PETALING JAYA (Aug 18): While the slow adoption of the Industrialised Building System (IBS) is mainly caused by the lack of awareness and high implementation cost, the Master Builders Association Malaysia (MBAM) today pointed out that the slow progress of amending the Uniform Building By-Laws (UBBL) is also hampering the implementation process.
“How fast IBS can be fully implemented also depends on how fast the required changes in the UBBL can be made. The by-laws in each state has to be standardised before IBS can move forward in full swing,” said MBAM honorary advisor and past president Datuk Ng Kee Leen at a press conference after the MBAM Affiliates Dialogue 2017 today.
MBAM president Foo Chek Lee added that the amendments to UBBL are necessary to standardise the measurements of IBS pre-fab components to achieve economies of scale.
“There are IBS pre-fab components of all different sizes and shapes. What the government is trying to do is to standardise the measurements to be used in all projects — just like the standardised Lego toy bricks. Only with that can we achieve economies of scale,” said Foo.
He said MBAM is fully supportive of the implementation of IBS but there are issues to be solved before the system can be widely used in the industry to achieve its full benefits such as the reduction in on-site labour, cost and time savings, and consistency in quality.
“The number one problem is the issue of manpower as we would need to train more skilled workers not only for on-site construction but also on design and manufacturing. All the skilled talents have to be in place before IBS can be implementied in full swing,” Foo said.
He added that MBAM has taken measures to train local IBS talents and so far two batches of talents have been trained and one more batch will be trained in September.
Other issues include high machinery cost and related taxes. “What we have now [equipment and machinery] are not sufficient to cater to the demand because the cost is so high. The government should look into how to lower the cost and taxes to make IBS more affordable. We suggest having incentives to the local contractors and lower the tax of imported machineries.”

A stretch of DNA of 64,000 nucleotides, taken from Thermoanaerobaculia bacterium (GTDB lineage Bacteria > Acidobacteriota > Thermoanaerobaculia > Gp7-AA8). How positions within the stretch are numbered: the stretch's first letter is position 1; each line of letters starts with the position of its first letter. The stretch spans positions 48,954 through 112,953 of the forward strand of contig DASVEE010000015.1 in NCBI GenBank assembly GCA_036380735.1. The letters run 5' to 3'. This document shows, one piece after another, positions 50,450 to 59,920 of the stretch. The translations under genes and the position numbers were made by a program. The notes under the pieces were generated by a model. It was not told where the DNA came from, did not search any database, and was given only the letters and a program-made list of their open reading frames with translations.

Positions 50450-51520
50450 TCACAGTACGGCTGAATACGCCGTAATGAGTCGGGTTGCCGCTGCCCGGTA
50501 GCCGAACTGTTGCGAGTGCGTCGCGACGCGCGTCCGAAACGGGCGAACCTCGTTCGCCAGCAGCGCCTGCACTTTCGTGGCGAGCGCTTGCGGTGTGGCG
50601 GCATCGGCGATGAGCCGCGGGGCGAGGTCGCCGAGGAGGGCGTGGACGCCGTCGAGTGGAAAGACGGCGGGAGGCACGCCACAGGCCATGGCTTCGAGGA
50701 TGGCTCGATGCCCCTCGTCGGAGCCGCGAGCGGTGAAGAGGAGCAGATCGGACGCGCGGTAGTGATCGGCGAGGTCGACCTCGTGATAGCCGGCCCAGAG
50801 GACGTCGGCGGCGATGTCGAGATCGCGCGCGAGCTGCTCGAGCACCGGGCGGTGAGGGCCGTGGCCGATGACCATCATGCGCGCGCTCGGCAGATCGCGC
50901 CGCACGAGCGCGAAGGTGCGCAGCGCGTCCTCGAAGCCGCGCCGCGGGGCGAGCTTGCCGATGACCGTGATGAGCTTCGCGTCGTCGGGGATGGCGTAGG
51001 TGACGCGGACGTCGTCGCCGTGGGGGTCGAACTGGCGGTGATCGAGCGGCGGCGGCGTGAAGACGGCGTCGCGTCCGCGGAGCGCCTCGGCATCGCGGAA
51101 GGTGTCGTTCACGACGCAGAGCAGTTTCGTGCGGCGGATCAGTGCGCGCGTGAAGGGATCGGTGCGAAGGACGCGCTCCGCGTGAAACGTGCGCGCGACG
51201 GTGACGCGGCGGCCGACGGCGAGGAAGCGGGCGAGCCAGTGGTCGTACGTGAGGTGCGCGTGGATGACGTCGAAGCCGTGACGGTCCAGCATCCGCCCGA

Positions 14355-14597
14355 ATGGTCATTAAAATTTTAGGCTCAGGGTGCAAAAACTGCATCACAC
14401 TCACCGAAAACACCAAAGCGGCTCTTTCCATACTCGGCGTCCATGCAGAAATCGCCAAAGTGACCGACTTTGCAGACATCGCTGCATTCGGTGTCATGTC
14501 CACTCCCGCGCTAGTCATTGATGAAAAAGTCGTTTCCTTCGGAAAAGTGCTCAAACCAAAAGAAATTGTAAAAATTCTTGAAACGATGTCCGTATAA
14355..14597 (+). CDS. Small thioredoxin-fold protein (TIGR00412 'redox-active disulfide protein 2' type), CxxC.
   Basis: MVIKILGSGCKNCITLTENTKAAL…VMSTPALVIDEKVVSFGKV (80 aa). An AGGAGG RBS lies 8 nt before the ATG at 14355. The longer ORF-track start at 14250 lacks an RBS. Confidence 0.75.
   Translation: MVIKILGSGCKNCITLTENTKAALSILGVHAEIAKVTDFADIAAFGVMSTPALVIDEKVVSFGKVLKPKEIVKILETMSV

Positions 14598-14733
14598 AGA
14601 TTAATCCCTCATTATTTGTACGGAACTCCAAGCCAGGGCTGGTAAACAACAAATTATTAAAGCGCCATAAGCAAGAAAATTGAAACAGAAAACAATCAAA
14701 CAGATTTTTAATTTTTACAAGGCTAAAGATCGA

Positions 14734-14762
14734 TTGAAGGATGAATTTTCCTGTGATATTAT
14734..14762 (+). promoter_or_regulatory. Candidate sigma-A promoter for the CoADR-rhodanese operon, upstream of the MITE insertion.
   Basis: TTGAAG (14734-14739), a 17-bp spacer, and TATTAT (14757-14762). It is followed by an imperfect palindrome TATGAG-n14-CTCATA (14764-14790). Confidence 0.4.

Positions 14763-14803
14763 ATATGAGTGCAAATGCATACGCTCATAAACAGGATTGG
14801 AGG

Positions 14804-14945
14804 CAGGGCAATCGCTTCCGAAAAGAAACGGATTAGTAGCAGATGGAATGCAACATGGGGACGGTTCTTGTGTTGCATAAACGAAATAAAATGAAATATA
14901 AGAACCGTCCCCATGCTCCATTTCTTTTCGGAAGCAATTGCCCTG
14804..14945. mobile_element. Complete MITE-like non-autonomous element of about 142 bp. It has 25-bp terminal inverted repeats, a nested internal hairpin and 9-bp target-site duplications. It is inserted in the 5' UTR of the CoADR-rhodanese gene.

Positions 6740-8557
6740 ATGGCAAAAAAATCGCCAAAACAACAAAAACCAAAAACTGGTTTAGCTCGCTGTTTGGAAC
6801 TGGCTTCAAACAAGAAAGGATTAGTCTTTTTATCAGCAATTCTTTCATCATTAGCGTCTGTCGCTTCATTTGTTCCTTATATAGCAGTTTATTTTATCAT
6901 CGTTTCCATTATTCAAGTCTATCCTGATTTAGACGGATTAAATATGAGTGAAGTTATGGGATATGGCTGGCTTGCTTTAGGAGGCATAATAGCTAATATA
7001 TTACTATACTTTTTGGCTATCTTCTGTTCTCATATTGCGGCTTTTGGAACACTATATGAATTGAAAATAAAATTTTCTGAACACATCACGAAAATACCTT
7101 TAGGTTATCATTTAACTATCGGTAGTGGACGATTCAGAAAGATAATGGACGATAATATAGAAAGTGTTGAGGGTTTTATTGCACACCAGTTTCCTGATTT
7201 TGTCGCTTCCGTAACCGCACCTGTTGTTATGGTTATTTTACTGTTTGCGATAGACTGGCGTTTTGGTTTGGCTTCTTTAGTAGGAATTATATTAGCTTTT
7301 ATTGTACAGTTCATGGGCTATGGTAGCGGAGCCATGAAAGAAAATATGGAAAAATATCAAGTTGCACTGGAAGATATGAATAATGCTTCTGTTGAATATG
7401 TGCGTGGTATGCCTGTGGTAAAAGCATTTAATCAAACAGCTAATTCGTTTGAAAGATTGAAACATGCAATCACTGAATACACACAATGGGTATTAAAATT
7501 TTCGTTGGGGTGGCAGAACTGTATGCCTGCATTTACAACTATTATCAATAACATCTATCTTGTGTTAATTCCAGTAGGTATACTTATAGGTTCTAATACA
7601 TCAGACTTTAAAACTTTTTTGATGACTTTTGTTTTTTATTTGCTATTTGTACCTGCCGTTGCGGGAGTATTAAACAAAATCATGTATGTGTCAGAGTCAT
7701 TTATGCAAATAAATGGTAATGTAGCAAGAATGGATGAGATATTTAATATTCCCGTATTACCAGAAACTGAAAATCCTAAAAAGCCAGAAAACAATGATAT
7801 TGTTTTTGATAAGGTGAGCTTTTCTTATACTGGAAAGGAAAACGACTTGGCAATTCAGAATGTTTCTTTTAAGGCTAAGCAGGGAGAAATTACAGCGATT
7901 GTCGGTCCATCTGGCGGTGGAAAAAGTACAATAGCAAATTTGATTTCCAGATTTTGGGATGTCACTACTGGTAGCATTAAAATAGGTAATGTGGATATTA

Even though the adoption of IBS is still slow, Foo said the national targets of 50 IBS points next year and 100 in three years remain unchanged.
“We are trying to fulfil the target. There are many challenges ahead but we need to carry on or our industry will be left out in the international market,” Foo noted.
At the affiliates dialogue today, MBAM also discussed the setting up of Central Labour Quarters (CLQ), the enforcement of scaffoldings and the rehiring of construction foreign workers programme.
“We support the concept of the CLQ, but we need to work out the logistics. It has to be in a strategic location so no extra time and cost are incurred for transiting worker to the work place. Also, for projects of short duration — say, within six months to one year — and projects located in the outskirts, we think it is not practical to have a CLQ,” Foo said.
Meanwhile, Foo also urged contractors to use the certified scaffolding to ensure safety in the construction site and the quality of the project. “We have seven scaffolding suppliers approved by the Construction Industry Development Board. We think it is sufficient to cater to the market demand.”
MBAM also called on the government to review the rehiring programme, especially for short-term projects.
“Many contractors cannot afford the fees and the process is taking too long. We propose that the government give a certain worker quota to the CLAB (Construction Labour Exchange Bhd) so contractors could ‘rent’ the workers for short-term projects for better time and cost efficiency,” Foo said.
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